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Congress Wraps Up $2.2 Trillion Budget

Congress approved a record $2.27 trillion federal budget Friday, winning a razor-thin Senate victory after Republican leaders promised to limit new tax cuts to half the amount President Bush has proposed.

With lawmakers eager to begin a two-week recess, the Senate passed the budget on a vote that required Vice President Dick Cheney to break a 50-50 tie. The House had approved it a few hours before dawn.

The budget language allows for new tax cuts up to $550 billion over the next decade, a figure supported by the House in an effort to win over more senators.

However, moderate GOP Sen. Olympia Snowe of Maine demanded and received promises from her party's leader that any tax cut bill sent to the White House won't exceed $350 billion. Bush's proposal is for $726 billion, reductions he says are needed to revive the economy.

Senate Finance Committee Chairman Charles Grassley, R-Iowa, assured Snowe that he and Majority Leader Bill Frist of Tennessee would not support a larger cut.

"There would be no budget and no growth package without our agreement," Grassley said, expressing regret that the reductions would not be larger.

Meanwhile, House and Senate negotiators were still working to break a stalemate over millions of dollars in projects attached to separate legislation to spend $80 billion for war and domestic security. That bill would make a $2.5 billion down payment on the costs of reconstruction in Iraq and give $3.1 billion in aid to the airline industry and its laid-off workers.

Lawmakers want to complete both measures before a two-week spring recess and were aiming to conclude their efforts as soon as this weekend. The House and Senate will return from the break to settle deep differences between the chambers over key pieces of the president's domestic policy.

Also on Friday, the House passed a comprehensive energy package that would allow oil exploration in an Alaska wildlife refuge, one of Cheney's top priorities. The Senate rejected the Alaska drilling policy last month.

The House also sides more closely with the administration on taxes, having passed a budget would allow cuts of as much as $550 billion through 2013. Last month, the House agreed to all of the $726 billion that Bush says is needed. But after the deal struck in the Senate on Friday, House tax-writers will have to accept smaller reductions.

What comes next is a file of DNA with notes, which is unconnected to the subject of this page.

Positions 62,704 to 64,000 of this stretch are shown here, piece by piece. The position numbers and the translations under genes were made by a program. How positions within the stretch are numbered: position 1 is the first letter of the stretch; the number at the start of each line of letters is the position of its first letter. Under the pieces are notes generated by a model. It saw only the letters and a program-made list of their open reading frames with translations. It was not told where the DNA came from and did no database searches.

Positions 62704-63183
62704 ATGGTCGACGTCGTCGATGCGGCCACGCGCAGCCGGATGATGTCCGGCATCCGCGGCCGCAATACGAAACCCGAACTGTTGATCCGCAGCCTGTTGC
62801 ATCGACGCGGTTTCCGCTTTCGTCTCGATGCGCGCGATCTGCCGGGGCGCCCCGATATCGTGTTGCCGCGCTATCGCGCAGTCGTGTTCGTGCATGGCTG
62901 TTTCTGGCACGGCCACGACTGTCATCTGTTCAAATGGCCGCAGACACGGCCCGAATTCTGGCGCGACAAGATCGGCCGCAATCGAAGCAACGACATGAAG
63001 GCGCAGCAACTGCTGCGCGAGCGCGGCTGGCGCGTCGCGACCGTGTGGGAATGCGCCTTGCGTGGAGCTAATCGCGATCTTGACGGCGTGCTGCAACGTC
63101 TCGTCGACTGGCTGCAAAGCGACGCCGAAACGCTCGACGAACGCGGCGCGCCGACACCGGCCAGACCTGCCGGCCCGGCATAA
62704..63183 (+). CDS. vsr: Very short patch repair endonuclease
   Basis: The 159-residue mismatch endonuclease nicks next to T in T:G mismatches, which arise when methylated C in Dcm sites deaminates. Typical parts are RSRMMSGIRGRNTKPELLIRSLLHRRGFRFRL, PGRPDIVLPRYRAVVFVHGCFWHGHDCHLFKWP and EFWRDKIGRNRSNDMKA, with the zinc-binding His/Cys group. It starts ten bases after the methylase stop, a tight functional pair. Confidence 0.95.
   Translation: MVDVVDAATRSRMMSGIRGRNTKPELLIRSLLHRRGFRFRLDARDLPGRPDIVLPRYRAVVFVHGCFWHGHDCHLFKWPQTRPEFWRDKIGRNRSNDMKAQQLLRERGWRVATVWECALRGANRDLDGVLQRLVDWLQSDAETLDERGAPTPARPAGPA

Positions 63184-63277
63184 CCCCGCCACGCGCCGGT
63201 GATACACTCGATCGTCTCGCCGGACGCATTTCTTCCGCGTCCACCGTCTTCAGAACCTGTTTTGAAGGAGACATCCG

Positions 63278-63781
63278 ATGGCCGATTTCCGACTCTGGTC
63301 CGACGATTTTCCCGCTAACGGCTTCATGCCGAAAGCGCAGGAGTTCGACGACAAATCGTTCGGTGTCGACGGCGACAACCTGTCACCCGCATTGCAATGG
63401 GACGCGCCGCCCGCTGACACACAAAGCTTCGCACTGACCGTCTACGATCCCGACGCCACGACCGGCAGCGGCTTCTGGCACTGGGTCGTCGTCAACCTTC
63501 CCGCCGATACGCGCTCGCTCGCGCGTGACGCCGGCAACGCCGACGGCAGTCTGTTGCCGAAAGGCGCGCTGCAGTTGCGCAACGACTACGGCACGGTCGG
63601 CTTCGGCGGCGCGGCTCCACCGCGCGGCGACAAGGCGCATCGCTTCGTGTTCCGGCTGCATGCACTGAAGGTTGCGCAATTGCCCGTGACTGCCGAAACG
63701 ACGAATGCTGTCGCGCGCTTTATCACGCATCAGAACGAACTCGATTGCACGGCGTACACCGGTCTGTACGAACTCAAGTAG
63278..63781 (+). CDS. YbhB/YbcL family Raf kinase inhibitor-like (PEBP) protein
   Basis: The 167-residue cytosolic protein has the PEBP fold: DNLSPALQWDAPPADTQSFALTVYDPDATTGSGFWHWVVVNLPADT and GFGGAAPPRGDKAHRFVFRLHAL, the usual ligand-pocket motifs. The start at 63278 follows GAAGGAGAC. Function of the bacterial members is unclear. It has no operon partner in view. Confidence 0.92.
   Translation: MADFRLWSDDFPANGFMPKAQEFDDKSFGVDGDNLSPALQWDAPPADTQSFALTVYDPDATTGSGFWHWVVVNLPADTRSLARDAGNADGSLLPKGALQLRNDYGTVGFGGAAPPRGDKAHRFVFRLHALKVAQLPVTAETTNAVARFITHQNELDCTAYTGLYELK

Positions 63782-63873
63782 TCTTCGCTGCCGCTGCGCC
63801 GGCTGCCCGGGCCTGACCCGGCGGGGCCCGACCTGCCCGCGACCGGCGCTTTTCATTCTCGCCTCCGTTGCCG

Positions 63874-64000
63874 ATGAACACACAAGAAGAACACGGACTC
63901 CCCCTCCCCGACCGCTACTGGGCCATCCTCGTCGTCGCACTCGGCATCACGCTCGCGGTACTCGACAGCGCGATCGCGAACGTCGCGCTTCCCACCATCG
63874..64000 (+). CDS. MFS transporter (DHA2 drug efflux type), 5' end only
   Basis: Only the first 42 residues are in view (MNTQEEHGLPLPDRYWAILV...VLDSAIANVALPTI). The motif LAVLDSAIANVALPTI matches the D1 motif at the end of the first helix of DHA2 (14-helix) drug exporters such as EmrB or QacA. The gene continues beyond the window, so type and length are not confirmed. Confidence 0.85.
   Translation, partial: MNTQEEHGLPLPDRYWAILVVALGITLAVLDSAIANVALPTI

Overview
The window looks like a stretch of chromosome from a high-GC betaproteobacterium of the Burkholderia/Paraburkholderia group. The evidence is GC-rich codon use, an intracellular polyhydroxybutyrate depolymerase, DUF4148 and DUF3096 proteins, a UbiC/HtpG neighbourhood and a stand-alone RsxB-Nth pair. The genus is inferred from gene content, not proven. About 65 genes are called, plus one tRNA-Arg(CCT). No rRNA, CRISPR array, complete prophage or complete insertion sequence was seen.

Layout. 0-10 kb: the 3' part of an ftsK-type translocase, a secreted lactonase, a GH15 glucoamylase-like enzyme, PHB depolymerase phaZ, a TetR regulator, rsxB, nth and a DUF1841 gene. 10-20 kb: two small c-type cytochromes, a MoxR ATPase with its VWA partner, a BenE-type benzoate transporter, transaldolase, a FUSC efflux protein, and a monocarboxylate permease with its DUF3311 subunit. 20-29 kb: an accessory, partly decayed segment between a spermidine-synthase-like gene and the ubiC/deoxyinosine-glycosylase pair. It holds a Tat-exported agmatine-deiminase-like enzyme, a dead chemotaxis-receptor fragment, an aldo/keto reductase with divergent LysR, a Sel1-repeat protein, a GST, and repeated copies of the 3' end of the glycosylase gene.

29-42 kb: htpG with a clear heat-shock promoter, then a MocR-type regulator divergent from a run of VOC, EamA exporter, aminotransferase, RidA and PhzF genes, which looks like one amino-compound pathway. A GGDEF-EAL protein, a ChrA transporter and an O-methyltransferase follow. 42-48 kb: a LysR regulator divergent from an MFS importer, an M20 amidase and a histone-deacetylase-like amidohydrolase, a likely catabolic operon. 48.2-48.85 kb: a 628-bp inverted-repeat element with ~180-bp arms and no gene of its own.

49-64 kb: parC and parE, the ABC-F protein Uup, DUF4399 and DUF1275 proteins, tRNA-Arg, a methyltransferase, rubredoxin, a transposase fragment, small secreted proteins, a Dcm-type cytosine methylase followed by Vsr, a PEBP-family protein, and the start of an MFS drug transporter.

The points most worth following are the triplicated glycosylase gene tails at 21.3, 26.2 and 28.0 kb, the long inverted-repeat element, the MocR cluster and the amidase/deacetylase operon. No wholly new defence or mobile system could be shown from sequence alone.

The Senate has shown little appetite for passing a large tax cut this year and voted earlier to slash the president's original plan to $350 billion. Moderate Republican Snowe of Maine and George Voinovich of Ohio refused to accept anything more.

Acknowledging the impasse between the House and the Senate, Grassley persuaded Senate Republican leaders to back the smaller cut.

"As much as I wish it weren't so, that is the political reality," Grassley said while announcing the budget deal. "The reality is that the Republican caucus is split."

"Logic prevailed," Voinovich said.

The House voted narrowly, 216-211, to pass the budget early Friday morning.

Grassley said he would use the $350 billion to accelerate already scheduled income tax reductions, marriage penalty relief and child tax credit increases. He also plans to allow small businesses to write off more of their new investments.

The Senate will not have room to include the president's proposal to reduce taxes on corporate dividends unless its cost is offset by increasing taxes or closing tax loopholes.

The budget is a nonbinding resolution used by Congress to outline tax and spending policy. It projects deficits will peak next year at $385 billion, then decrease gradually until a $10 billion surplus is reached in 2012.

It permits the spending controlled by Congress to grow less than 3 percent next year, to $785 billion. More than half that money — $400 billion — will go to defense.

The blueprint also budgets $400 billion for lawmakers to develop a Medicare prescription drug benefit later this year.

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